While the town’s removal of a granite marker from the Old Chapel Hill Cemetery this week might have violated state law, a UNC professor says, there’s not much that can be done about it now.
The town, meanwhile, is moving ahead with plans for a community conversation. No details have been released yet.
The marker was installed Feb. 4 without ceremony or public notice. The town’s Cemeteries Advisory Board paid $1,875 for the marker in December after retired judge Stanley Peele sought to honor “persons of color” – slaves and freemen – buried there. Most of the graves lack markers.
A 2015 state law protecting historic monuments allows “an object of remembrance” to be relocated temporarily if a state or local government needs to take steps to preserve the object, or if it is blocking construction or renovation of buildings, open spaces, parking and transportation projects.
But the law also says new public markers can’t be erected or removed from public property without state approval, said Al Brophy, a UNC professor specializing in property law. “State” in this case, he said, could refer to local and county governments, because they derive their powers from the state. Otherwise, the law wouldn’t protect Confederate monuments that have been erected on county property, he said.
But what’s messy, he said, is how to enforce the law, especially since the town owns the land and the marker.
“It’s an odd moment where there is a public right there, but the people who can enforce it have no interest in enforcing it,” he said.
Town Manager Roger Stancil said he and Mayor Pam Hemminger didn’t consider the law when they decided to remove the marker. Town Attorney Ralph Karpinos said he was not consulted; Stancil said he doesn’t think the law applies.
“Seeing as how this wasn’t dedicated, there wasn’t a ceremony, it was delivered there from the maker and placed there,” he said. “So we actually just removed it from there before it’s actually yet installed and celebrated and dedicated.”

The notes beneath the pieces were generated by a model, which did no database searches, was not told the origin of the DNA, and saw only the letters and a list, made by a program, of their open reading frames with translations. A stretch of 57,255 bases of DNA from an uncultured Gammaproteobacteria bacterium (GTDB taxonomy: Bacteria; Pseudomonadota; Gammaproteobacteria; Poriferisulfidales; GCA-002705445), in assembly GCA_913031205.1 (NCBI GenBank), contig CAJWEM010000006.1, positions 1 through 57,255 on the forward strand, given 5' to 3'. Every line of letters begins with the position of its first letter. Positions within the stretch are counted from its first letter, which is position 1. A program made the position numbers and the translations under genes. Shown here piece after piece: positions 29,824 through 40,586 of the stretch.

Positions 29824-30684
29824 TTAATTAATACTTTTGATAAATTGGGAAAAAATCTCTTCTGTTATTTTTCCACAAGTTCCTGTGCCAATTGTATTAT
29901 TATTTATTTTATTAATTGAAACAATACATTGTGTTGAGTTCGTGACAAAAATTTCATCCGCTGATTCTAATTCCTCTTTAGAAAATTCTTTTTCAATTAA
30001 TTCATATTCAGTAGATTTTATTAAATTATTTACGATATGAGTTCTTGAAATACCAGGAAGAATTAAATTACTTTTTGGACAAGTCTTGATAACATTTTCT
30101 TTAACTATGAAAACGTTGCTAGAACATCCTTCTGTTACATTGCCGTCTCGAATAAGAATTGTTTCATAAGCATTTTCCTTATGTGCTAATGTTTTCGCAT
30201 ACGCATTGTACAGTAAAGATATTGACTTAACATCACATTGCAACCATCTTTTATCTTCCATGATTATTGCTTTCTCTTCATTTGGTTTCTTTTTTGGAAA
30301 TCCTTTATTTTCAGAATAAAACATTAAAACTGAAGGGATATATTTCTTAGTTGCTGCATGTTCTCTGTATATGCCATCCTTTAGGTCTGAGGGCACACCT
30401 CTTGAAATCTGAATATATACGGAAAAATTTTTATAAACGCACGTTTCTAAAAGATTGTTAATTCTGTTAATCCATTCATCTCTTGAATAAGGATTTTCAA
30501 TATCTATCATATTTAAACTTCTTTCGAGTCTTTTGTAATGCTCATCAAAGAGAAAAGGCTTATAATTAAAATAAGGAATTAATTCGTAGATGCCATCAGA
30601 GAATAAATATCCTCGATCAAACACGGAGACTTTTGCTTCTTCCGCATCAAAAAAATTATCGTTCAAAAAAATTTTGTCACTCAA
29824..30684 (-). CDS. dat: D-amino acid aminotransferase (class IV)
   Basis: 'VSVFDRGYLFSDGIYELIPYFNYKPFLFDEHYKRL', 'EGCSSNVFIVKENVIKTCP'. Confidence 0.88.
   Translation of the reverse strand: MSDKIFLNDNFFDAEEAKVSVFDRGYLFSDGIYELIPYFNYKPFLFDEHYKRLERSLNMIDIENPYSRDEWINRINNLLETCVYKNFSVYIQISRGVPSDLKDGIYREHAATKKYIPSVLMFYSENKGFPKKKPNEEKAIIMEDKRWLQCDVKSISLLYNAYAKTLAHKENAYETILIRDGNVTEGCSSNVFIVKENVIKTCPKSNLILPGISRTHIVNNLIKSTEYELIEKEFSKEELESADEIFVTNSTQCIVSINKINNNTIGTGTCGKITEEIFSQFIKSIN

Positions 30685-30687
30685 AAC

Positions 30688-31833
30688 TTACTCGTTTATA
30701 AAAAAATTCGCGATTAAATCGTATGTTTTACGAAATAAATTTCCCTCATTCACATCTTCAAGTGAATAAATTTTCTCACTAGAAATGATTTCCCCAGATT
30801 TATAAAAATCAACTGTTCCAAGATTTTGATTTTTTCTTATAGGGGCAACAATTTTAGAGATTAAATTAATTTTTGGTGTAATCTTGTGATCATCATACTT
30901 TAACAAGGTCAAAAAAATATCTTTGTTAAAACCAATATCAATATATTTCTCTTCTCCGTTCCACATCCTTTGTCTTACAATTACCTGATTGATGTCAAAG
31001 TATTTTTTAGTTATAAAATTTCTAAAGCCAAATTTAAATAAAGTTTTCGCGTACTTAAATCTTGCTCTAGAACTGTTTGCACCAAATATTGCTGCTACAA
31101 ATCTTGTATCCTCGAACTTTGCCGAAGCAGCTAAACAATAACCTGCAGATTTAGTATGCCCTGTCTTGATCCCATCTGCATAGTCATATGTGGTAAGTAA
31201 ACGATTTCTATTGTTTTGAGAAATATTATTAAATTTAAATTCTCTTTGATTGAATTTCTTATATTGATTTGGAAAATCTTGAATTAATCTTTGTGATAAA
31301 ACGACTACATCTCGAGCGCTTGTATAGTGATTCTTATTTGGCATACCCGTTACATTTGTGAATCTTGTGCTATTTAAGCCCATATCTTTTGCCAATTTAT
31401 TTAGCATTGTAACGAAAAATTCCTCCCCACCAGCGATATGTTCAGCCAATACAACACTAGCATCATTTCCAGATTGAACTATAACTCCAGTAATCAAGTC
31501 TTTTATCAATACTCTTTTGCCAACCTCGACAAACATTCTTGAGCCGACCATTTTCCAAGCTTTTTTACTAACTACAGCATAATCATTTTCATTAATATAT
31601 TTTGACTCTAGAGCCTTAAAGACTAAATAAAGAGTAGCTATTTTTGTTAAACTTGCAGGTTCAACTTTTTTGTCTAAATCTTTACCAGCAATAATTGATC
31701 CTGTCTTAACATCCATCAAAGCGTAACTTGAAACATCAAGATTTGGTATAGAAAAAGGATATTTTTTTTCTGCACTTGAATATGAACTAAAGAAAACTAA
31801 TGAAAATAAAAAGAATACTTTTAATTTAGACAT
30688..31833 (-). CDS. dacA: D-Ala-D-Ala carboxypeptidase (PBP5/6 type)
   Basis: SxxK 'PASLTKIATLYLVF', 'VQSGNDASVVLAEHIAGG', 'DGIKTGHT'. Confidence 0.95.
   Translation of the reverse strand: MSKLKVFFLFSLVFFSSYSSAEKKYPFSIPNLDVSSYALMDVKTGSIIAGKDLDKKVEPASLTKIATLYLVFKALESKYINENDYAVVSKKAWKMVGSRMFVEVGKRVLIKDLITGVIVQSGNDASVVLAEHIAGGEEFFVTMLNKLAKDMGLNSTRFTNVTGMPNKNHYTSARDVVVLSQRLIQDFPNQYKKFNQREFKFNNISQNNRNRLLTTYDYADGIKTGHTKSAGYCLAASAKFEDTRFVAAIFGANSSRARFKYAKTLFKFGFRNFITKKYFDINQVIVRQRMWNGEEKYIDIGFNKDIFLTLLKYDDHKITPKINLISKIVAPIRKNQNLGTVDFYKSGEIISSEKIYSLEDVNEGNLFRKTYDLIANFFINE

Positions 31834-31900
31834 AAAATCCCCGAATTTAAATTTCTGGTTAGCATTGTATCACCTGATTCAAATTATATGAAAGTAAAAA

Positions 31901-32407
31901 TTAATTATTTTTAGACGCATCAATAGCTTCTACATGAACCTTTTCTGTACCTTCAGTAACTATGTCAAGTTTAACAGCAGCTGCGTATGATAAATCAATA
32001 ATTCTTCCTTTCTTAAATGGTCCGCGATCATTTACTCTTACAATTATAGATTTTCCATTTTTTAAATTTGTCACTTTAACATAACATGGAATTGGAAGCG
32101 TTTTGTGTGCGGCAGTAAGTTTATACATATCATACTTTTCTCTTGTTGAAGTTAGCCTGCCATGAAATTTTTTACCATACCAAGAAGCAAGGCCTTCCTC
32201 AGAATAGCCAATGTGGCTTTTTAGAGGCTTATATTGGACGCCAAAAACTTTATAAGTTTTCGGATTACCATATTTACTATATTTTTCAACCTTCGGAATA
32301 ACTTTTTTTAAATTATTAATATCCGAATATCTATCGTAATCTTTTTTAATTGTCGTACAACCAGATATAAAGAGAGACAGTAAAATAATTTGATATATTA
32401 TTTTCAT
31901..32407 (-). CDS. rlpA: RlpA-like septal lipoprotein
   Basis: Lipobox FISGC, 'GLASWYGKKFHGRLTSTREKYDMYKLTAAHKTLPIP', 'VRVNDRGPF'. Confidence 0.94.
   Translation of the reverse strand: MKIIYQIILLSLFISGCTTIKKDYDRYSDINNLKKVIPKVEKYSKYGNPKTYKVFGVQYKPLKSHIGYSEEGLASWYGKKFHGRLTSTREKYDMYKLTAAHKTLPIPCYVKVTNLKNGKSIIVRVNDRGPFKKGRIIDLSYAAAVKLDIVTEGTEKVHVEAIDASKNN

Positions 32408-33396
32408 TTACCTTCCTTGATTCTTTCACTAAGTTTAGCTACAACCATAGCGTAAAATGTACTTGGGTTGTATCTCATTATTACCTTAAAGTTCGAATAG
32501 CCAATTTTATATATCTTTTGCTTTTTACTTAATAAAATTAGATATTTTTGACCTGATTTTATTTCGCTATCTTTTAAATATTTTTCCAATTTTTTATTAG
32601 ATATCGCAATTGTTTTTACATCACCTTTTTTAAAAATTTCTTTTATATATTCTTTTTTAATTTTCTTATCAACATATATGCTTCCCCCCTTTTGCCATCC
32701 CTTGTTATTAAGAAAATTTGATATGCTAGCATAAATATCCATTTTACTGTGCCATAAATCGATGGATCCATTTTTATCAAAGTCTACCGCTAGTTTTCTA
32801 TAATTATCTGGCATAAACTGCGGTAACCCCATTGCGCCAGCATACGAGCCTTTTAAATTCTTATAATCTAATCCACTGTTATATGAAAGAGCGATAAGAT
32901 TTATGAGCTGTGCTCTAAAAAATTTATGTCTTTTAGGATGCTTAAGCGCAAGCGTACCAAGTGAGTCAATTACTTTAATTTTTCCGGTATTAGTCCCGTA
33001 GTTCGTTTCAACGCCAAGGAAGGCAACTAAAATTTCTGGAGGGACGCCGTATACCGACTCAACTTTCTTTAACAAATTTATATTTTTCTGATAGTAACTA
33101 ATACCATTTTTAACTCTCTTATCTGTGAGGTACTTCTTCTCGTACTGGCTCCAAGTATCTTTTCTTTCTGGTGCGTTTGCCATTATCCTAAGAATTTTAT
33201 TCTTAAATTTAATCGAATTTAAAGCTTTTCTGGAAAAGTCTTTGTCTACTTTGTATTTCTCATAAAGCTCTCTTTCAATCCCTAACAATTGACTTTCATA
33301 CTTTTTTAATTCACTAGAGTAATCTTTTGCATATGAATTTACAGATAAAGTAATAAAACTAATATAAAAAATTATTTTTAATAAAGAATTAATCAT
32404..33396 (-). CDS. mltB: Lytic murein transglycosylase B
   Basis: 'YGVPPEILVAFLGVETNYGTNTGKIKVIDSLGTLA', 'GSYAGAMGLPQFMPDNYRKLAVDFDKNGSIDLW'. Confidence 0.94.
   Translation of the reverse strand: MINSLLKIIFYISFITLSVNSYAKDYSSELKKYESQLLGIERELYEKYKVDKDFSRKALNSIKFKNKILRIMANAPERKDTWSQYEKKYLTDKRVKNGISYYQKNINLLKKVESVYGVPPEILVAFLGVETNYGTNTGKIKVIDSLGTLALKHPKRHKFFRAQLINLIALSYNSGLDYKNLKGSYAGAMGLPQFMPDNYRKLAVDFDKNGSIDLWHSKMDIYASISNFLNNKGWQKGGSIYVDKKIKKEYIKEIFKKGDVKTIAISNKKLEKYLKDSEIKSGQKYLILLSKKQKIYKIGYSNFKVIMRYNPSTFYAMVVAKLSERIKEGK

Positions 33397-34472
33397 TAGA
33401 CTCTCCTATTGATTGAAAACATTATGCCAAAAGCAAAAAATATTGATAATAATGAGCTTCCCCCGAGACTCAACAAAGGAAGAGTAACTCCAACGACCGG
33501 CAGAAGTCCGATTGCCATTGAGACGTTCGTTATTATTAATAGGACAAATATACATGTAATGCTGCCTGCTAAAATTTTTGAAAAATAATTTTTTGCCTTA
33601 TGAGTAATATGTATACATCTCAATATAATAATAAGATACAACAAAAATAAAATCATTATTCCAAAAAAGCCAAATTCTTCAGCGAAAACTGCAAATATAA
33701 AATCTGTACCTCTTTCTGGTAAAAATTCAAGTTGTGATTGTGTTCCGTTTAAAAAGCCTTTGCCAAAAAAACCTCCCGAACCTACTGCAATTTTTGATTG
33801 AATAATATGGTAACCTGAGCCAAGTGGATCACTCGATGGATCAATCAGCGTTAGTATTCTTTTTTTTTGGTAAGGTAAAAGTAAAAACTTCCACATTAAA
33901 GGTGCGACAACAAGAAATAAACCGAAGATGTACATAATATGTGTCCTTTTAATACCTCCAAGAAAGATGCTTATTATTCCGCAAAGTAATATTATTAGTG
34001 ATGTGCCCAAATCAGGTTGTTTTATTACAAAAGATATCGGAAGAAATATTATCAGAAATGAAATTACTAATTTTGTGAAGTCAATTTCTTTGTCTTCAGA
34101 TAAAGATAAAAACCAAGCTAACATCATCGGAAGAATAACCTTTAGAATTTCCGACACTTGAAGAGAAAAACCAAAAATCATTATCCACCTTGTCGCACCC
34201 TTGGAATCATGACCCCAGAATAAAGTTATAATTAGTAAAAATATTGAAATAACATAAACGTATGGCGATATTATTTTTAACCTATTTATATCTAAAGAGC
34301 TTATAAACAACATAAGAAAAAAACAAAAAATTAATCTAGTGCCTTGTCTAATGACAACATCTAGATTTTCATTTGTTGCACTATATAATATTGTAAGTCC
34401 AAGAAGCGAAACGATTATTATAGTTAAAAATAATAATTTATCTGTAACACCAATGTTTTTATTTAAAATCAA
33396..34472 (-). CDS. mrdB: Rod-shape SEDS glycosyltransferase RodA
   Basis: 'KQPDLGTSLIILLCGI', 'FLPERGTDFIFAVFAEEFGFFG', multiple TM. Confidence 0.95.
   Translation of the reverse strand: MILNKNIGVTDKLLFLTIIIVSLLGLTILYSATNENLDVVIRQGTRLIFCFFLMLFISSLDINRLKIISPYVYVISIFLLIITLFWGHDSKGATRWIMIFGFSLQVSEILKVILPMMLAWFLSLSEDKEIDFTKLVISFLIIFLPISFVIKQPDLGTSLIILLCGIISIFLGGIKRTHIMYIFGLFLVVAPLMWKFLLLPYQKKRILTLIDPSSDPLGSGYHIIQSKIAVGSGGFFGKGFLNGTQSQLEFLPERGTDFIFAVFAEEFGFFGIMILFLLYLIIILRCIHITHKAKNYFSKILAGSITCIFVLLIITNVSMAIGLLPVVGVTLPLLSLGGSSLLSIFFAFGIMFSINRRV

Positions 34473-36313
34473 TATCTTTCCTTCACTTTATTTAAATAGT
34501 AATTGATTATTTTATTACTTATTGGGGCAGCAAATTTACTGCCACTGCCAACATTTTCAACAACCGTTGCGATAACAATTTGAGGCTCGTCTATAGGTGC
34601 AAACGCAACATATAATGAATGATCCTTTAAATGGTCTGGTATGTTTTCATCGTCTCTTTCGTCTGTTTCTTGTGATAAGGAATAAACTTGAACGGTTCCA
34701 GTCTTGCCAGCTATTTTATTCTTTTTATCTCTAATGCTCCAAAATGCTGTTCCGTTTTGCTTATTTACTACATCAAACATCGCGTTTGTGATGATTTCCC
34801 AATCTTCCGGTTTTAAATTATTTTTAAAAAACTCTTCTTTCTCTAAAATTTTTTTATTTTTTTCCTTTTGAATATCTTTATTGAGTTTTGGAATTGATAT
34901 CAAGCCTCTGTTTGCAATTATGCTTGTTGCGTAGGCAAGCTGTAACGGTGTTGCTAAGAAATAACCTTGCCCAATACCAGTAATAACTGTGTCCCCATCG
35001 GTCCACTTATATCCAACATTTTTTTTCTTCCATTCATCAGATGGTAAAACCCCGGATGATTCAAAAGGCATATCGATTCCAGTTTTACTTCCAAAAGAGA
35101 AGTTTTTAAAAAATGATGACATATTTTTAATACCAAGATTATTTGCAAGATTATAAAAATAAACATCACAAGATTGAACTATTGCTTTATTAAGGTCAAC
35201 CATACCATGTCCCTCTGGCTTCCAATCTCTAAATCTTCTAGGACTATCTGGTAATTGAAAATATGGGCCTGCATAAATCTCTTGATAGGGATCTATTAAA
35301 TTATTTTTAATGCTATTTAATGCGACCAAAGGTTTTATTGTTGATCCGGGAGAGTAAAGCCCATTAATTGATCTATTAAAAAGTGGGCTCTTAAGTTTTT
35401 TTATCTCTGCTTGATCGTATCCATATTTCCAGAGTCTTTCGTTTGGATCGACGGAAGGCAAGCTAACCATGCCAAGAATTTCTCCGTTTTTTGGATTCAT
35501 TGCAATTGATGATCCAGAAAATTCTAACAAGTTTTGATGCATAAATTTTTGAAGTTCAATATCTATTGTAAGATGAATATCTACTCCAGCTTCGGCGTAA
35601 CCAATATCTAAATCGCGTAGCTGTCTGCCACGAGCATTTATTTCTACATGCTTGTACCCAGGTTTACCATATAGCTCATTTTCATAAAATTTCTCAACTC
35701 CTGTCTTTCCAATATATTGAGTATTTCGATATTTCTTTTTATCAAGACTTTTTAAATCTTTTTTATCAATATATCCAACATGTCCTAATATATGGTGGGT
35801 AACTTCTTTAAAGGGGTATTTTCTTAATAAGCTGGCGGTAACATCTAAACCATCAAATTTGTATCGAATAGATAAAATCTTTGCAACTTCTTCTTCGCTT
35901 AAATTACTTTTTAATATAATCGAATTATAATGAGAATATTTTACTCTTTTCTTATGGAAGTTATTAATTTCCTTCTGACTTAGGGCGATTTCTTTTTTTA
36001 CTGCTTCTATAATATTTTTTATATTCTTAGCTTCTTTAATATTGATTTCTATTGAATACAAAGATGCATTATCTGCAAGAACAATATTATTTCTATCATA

Town Council member Maria Palmer, who sits on the cemeteries board, apologized this week to board members and the Chapel Hill-Carrboro NAACP for forgetting to contact the NAACP about a dedication ceremony. She said she didn’t intend for the marker to be removed when she asked town staff to look into the issue Feb. 22 in an attempt to commemorate the cemetery’s history and hold a dedication.
While many famous residents are buried in the cemetery’s nearly 1,700 graves, ground-penetrating radar in recent years found 475 more, unmarked graves; 361 of those are in two sections set aside for slaves and free people of color.
Peele, 83, said the marker could honor and remember the cemetery’s unnamed dead and give those who protest Silent Sam and other UNC landmarks something positive to rally around.
But the inscription – “Here rest in honored glory 361 American persons of color known but to God” – and the way the marker was approved and installed has raised questions and criticism from UNC students, faculty, NAACP members and local preservationists, Hemminger said.